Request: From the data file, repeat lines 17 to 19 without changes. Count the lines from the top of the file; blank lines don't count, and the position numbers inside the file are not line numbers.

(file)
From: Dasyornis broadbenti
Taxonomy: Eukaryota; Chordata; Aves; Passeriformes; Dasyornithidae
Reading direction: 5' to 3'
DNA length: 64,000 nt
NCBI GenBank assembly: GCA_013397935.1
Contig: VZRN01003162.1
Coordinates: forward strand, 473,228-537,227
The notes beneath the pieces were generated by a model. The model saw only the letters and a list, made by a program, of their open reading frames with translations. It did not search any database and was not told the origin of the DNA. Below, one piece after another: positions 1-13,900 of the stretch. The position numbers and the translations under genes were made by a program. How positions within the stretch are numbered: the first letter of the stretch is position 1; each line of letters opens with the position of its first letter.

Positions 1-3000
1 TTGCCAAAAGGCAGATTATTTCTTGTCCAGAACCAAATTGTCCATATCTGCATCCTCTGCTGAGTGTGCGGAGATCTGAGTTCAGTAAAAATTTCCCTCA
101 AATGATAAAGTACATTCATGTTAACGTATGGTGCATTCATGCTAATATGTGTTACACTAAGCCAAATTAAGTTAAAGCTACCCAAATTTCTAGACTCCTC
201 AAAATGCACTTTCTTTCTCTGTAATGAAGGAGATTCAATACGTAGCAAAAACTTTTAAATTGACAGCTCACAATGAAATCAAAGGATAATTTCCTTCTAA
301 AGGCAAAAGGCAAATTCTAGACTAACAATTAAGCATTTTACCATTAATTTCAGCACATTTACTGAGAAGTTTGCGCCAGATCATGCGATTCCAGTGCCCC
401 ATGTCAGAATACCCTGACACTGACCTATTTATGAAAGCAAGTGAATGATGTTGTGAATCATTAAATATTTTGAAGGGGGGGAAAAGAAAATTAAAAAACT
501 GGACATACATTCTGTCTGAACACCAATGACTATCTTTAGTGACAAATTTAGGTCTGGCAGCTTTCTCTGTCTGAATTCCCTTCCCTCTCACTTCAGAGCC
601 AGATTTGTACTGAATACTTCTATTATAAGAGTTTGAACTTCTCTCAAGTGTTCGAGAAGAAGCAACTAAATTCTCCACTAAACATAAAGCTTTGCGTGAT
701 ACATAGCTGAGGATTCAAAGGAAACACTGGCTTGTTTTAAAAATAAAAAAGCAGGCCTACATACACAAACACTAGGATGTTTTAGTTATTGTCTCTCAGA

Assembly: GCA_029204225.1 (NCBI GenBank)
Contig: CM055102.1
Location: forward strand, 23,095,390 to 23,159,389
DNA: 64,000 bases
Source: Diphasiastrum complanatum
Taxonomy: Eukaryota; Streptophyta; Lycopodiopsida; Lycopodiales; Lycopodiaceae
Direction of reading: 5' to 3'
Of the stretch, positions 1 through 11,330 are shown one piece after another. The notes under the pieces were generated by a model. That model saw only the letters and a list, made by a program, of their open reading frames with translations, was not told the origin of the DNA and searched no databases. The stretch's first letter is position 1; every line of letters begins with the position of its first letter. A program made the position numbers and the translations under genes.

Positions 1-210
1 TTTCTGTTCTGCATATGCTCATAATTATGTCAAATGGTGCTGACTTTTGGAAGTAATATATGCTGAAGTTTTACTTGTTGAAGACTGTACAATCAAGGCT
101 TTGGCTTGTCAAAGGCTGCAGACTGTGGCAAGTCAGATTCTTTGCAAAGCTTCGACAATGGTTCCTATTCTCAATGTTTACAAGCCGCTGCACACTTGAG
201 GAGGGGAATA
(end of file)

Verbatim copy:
701 ACATAGCTGAGGATTCAAAGGAAACACTGGCTTGTTTTAAAAATAAAAAAGCAGGCCTACATACACAAACACTAGGATGTTTTAGTTATTGTCTCTCAGA

Assembly: GCA_029204225.1 (NCBI GenBank)
Contig: CM055102.1